il, le, or ça?
I know that « il » doesn't necessarily refer to a person and can act as a placeholder, e.g. « il mange une araignée » is translated as "it eats a spider". Duo has also given me the sentence « il le connaît » meaning "he knows it", so « le » can act as a placeholder too.
Also, google translates « ça » as "it".
So my question is; how do we know when to use « il », « le », and « ça » ?
If a noun directly follows a verb, then you would use a direct object pronoun. Direct object pronouns include le, la, l', me, te, nous, vous, les.
Il le connaît = He knows it/him.
Il les connaît = He knows them.
The pattern continues.
I don't really know about the ça example. I do know that "il" can be used as "he" or "it", but I don't know the rules in which "c'est" would be more preferred than "il est".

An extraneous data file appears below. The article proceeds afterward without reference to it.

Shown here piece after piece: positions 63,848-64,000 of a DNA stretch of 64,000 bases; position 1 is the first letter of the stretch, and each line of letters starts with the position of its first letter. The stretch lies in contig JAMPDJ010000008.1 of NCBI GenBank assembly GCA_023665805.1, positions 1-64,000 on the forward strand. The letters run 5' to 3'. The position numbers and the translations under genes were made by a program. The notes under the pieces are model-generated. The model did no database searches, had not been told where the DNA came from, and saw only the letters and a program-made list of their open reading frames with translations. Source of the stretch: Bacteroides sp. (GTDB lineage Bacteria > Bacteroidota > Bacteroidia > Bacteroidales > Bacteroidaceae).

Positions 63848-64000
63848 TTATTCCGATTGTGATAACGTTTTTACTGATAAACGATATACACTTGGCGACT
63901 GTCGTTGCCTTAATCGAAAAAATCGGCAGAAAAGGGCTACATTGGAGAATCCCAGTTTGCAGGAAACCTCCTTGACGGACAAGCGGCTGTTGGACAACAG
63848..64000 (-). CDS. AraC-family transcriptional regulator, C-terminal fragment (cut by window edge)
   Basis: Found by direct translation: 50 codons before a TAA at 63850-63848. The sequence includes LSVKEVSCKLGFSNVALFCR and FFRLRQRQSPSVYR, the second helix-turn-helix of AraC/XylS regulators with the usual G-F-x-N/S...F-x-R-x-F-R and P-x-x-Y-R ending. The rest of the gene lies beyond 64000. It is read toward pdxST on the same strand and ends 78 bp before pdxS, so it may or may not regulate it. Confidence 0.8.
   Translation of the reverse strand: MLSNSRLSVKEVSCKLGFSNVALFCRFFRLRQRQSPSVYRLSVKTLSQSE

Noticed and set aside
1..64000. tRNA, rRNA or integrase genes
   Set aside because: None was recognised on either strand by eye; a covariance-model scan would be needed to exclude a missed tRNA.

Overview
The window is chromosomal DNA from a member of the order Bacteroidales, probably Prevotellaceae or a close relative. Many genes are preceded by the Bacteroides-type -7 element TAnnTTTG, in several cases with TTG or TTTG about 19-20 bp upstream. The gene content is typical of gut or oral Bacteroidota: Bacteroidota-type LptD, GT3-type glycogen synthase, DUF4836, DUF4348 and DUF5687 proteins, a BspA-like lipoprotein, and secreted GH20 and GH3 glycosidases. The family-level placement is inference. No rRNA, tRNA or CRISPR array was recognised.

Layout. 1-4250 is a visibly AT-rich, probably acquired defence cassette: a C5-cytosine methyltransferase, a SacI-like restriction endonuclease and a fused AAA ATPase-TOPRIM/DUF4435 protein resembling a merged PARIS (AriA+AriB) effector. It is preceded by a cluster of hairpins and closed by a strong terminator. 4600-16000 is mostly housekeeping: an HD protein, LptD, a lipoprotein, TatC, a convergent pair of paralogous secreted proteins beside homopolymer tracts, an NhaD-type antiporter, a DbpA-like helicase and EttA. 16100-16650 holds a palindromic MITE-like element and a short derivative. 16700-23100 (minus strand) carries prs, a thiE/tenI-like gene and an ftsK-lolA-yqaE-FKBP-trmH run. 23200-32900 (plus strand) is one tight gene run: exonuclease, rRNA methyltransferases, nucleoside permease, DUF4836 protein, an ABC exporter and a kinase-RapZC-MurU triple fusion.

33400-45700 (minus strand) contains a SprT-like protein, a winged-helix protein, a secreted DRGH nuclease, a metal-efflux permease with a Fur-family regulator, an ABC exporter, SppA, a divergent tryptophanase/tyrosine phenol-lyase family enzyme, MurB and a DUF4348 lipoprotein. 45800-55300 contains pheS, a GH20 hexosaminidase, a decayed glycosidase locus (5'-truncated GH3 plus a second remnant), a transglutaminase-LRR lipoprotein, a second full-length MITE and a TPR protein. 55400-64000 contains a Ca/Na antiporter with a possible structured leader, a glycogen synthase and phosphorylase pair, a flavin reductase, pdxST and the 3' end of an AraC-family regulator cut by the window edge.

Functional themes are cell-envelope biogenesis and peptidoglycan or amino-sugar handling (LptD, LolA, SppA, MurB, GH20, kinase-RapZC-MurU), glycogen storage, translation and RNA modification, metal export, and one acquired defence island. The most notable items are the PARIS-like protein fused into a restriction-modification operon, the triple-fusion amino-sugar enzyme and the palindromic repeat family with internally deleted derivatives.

There's a skill in the French tree explaining this. Here's the link: https://www.duolingo.com/skill/fr/Gallicism%3Ail-elle-OR-c-ce/tips-and-notes
Someone else on Duo once led me to this link: https://www.frenchtoday.com/blog/french-grammar/cest-versus-il-elle-est
Essentially, one uses « c'est » when a noun follows, and « il est » when an adjective follows. There are exceptions, of course, which the article discusses in greater detail.